If it is high tide while you are walking, or if there has been wind or rain overnight, finding tracks can be tricky.  Be sure to look above the high tide line for areas of disturbed vegetation and thrown sand, or patterns which would indicate that a turtle emerged from the water.  Don’t hesitate to call a team member if you aren’t sure about what you see and want another opinion.

If you are lucky enough to come across a nesting turtle or hatching nest, STAY STILL AND QUIET!  Call one of our turtle volunteers, and do not approach the turtle or nest.

What do I do if I find tracks?

Walk carefully around the outside of the tracks and be sure your dog is leashed.  Make a quick note of a few things.  It is very helpful to the Turtle Team to know exactly where you are on the beach.  (They need to gather some tools, equipment, and a bucket and get to the nest quickly to assess for the necessity of relocation.) Are there two tracks?  Can you tell if the turtle spent a while on the beach?  Does there seem to be a body pit or disturbed area in the dunes? Are the incoming and outgoing tracks different lengths?

How can I tell which tracks are coming and which are going?

If the tracks are different lengths, that is a clue.  That would mean that there was an outgoing tide and the turtle spent some time on the beach.  The tracks you see the most of are probably the ones where she returned to the water.

If the tracks are the same length, then either the turtle didn’t nest, or the turtle came ashore on an incoming tide.  Look at the tracks.  You should be able to see the mark that the underside of the turtle (the plastron) leaves in the sand.  On either side, there are marks from the feet and claws.  The rear feet push the sand backwards, leaving a v shape in the sand which points to the direction the turtle came from.

How can you tell if the turtle has nested?

When the turtle team gets there, the first thing they will do is try to determine whether the turtle nested.  Turtles follow a predictable pattern once they have begun to lay eggs.  They dig a hole, upturning vegetation in the process.  They lay the eggs and cover them, and throw sand over all.  We look for field signs to see how long the turtle spent on the beach, evidence of upturned vegetation, and thrown sand.  Even then, we are never sure unless we find a nest.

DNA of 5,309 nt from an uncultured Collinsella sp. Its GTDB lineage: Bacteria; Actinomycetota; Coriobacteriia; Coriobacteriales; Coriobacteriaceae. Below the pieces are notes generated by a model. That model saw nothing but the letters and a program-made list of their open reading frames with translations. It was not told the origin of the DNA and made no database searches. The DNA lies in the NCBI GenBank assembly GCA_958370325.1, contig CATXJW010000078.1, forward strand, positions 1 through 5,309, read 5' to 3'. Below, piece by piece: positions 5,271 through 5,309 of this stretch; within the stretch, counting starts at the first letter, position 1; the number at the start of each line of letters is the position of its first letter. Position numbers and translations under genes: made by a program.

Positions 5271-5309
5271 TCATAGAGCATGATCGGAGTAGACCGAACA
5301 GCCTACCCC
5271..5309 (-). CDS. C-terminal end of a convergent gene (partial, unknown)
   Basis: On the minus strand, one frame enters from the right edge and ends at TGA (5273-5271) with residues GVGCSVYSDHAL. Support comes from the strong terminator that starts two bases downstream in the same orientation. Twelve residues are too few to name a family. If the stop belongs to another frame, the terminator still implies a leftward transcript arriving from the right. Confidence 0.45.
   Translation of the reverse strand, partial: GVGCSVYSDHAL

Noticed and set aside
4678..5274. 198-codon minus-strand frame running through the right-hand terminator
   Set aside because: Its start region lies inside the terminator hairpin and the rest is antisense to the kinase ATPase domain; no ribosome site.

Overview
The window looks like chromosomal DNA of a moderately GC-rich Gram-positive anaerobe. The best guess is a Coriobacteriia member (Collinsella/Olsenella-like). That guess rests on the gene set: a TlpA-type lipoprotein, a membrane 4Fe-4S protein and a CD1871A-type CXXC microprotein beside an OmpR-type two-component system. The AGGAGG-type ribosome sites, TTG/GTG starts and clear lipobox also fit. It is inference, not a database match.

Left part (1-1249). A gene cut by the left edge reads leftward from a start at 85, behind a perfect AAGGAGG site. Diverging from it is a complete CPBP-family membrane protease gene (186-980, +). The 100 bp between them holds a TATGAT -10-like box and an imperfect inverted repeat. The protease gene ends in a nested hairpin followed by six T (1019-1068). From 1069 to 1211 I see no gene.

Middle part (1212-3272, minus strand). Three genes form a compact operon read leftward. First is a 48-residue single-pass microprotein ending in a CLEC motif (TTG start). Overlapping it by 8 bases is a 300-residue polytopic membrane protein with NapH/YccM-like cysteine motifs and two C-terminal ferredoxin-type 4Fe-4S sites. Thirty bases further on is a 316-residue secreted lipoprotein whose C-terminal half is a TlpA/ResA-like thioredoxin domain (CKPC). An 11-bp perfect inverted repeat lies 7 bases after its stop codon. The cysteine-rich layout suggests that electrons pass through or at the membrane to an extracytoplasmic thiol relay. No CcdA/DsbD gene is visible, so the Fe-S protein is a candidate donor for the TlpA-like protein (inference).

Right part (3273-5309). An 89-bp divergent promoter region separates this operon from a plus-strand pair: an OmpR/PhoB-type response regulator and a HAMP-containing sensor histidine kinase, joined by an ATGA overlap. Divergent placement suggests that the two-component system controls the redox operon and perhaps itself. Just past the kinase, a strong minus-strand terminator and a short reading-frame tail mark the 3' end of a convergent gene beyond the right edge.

Be sure not to destroy any field signs like tracks, sand or vegetation until the turtle team has a chance to evaluate the evidence.

How do I know if the tracks are new today and not from yesterday?

When the turtle team has finished checking out field signs or evaluating a nest, there will be an x across the tracks above the high tide mark.  We also usually leave a stake, marked with “false crawl” or nest # x and relocation data.  IMG_6352Or, you may find a nest marked off with signs.  If you have any questions, call anyway.

This Post Has 2 Comments

  1. Candace

    Wow! You guys are doing amazing work 🙂 I’d be right there every day if I lived in your geographical region! Kudos to all of your volunteers – its great to see yet another creature being taken care of by humans like this!

    I would love to add Turtle Team to my blogroll … would that be alright? Maybe I can round up some more volunteers and open some eyes up to your work!

  2. reggiefairchild

    Hi Candace, you’re welcome to add us to your blog. But be aware that the blog covers life on Dewees Island, SC. Some times the cover where to put your trash. Other times it covers who’s running for our local property owner’s association board. Lots of posts are about the environment, but certainly not all of them.